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IT holds the key to business process improvement

IT isn't a monolithic cost sink. Instead, it is a department that can shape digital initiatives and improve business processes.

LAS VEGAS -- IT teams need to come out of the data center and into the conference room to collaborate with the...

business, and even change how the business works.

Chargeback/showback, rationalizing and standardizing business applications, creating a service catalog and other options keep data center costs low and shape how a business perceives and uses IT, said Jim McGittigan, analyst at Gartner, during the Gartner Data Center, Infrastructure & Operations Management Conference here this month.

The problem with these strategies is that they can ruffle feathers about IT intruding on business operations. However, they also show that IT is not one monolithic cost sink, but a construct supporting multiple business-critical infrastructures.

Start with an accurate baseline of how much IT services cost. For example, determine the platform, operational and IT personnel costs to run your business's enterprise resource planning (ERP) system annually. You might be able to restructure the underlying IT infrastructure to better service the application, and no one using the ERP is any the wiser.

Beyond that, look into the licensing and user rights, whether employees are resorting to shadow IT to supplement the application, if different departments are licensing different products for the same tasks, and so on. Could you cut costs but marginally reduce features by switching to a software-as-a-service offering? What could you gain by tying the ERP tool into data flows from customer resource management?

A tenet of non-stop IT is contextual service delivery and predictive business analysis, said David J. Cappuccio, a Gartner analyst. IT organizations can synthesize real-time and historical information with flexible applications to deliver what the business side needs and wants, at the right moment, on any device.

Businesses even restructure around IT capabilities, McGittigan added, but it requires a lot of collaboration and buy-in from the enterprise and IT departments.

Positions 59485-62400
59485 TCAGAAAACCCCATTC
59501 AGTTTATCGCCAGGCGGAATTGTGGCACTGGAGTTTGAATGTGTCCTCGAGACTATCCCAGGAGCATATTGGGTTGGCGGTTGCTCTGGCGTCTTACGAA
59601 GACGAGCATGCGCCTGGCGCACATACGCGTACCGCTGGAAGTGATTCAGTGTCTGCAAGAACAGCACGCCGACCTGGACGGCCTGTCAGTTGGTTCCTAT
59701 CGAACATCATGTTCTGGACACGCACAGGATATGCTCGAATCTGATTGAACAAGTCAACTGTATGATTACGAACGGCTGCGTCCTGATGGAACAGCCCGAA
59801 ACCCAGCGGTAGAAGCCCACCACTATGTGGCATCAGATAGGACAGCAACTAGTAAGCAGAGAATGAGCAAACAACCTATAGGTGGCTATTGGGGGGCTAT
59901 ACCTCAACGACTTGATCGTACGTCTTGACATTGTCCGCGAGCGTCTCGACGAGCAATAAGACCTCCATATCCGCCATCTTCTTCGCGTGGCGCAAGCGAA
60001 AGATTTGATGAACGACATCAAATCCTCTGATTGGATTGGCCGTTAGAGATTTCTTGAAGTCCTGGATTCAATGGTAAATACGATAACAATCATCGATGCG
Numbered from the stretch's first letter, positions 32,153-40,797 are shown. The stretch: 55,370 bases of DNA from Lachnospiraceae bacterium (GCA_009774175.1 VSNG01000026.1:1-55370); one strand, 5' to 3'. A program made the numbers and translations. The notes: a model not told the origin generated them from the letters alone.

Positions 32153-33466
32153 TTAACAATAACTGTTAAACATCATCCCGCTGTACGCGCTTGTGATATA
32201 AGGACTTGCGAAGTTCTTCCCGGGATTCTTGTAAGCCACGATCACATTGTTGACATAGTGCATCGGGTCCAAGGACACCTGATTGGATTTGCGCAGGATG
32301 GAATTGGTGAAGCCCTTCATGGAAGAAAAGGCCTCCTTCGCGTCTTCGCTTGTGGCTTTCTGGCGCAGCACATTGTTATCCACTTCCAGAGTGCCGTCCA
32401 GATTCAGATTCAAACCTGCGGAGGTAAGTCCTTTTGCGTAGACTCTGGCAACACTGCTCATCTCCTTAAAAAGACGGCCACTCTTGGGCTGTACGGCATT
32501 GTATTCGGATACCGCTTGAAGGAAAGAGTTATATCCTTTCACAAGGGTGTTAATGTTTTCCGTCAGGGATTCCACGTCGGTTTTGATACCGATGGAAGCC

A bimodal IT approach treats some applications to the traditional highly-available, redundant infrastructure and regimented change management, and other applications to cheaper, minimally-redundant infrastructure and rapid iterative DevOps management.

The goal is to optimize business processes, models and information delivery via better IT platforms. This might not cut any IT costs -- the IT budget may grow to accommodate projects -- but saves overall enterprise expenses.

This mindset paid off for Commercial Metals Company (CMC), headquartered in Irving, Texas, which brought an e-commerce app online to sell its rebar and other metal goods.

"CMC isn't the largest steel maker, but we created competitive differentiation by selling product online, via the MyCMC app," said Steve Waldroop, CMC's director of IT operations.

This app resulted from a DevOps-like agile approach that did not impede core, stable infrastructure operations, he said.

Over time, MyCMC has matured onto stable core infrastructure with fewer iterative changes. Additional work on new ideas continues in agile development.

The options presented for non-stop IT require fundamental shifts in infrastructure management, business processes, budget decisions and personnel organization. Not surprisingly, it won't be easy and plenty of IT shops will fail.

The danger is falling in the "timid middle," which is fit for no purpose, said Gartner analyst Raymond Paquet. The timid middle pulls traditional architectures and vendors over to work for mobile, new platform applications. It means abandoning core upgrades in favor of wholesale new methodologies. And it means venturing just enough into new modes of operation to achieve too little, too late.

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